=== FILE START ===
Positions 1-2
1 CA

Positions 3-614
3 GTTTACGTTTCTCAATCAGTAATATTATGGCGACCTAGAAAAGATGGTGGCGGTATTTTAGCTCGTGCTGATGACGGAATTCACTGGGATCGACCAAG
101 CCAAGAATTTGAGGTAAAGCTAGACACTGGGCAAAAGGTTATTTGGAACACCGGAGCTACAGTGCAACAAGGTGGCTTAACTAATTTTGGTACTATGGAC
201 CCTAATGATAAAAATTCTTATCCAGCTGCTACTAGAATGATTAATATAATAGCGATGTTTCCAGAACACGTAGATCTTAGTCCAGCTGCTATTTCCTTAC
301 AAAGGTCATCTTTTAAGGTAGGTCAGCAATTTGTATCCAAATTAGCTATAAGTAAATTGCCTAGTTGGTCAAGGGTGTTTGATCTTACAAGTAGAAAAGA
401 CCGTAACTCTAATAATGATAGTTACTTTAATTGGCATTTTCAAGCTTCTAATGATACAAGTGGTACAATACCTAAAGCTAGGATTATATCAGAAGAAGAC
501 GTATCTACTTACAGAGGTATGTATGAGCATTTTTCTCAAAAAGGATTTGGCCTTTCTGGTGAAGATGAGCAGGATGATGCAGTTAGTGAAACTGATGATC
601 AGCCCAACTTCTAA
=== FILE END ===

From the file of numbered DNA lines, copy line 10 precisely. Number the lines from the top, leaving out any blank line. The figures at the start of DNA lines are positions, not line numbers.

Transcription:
601 AGCCCAACTTCTAA